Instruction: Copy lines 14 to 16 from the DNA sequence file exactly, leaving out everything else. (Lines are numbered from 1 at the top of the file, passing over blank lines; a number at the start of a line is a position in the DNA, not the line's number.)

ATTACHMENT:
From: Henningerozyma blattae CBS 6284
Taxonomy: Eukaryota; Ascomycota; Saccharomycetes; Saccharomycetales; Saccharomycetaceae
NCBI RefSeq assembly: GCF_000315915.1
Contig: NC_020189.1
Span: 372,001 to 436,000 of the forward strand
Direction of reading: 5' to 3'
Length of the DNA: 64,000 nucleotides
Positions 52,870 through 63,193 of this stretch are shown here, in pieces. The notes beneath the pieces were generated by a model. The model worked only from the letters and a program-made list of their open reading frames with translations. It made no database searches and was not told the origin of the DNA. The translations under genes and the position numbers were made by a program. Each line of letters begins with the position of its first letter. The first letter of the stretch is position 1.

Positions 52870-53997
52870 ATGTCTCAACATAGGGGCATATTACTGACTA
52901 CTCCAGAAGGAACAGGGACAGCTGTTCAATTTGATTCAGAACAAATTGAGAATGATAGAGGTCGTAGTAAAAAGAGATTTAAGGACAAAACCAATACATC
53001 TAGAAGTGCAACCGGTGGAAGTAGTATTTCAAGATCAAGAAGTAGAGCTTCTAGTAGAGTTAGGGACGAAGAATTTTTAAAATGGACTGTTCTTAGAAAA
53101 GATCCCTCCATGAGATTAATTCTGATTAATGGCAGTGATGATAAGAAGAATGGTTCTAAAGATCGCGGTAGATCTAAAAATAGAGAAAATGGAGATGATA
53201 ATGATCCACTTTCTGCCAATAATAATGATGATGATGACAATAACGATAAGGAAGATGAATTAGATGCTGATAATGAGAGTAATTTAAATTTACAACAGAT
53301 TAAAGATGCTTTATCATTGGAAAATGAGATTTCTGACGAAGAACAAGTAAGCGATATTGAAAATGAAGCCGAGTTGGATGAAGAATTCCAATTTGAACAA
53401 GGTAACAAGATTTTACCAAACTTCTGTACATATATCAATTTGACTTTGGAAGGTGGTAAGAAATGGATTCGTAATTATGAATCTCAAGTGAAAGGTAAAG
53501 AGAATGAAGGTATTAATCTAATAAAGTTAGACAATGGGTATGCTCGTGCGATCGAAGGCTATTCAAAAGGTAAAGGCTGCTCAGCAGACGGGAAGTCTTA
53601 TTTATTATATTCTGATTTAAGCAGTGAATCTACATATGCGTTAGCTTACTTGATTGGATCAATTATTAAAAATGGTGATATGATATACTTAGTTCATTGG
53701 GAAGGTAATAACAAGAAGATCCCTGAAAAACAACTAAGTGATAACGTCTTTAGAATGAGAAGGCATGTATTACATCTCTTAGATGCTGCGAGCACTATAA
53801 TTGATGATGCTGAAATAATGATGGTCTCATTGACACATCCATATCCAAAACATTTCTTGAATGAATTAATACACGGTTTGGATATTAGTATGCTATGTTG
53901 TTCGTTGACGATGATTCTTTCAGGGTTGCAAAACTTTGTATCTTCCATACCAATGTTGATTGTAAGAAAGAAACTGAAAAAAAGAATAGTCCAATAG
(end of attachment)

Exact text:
53201 ATGATCCACTTTCTGCCAATAATAATGATGATGATGACAATAACGATAAGGAAGATGAATTAGATGCTGATAATGAGAGTAATTTAAATTTACAACAGAT
53301 TAAAGATGCTTTATCATTGGAAAATGAGATTTCTGACGAAGAACAAGTAAGCGATATTGAAAATGAAGCCGAGTTGGATGAAGAATTCCAATTTGAACAA
53401 GGTAACAAGATTTTACCAAACTTCTGTACATATATCAATTTGACTTTGGAAGGTGGTAAGAAATGGATTCGTAATTATGAATCTCAAGTGAAAGGTAAAG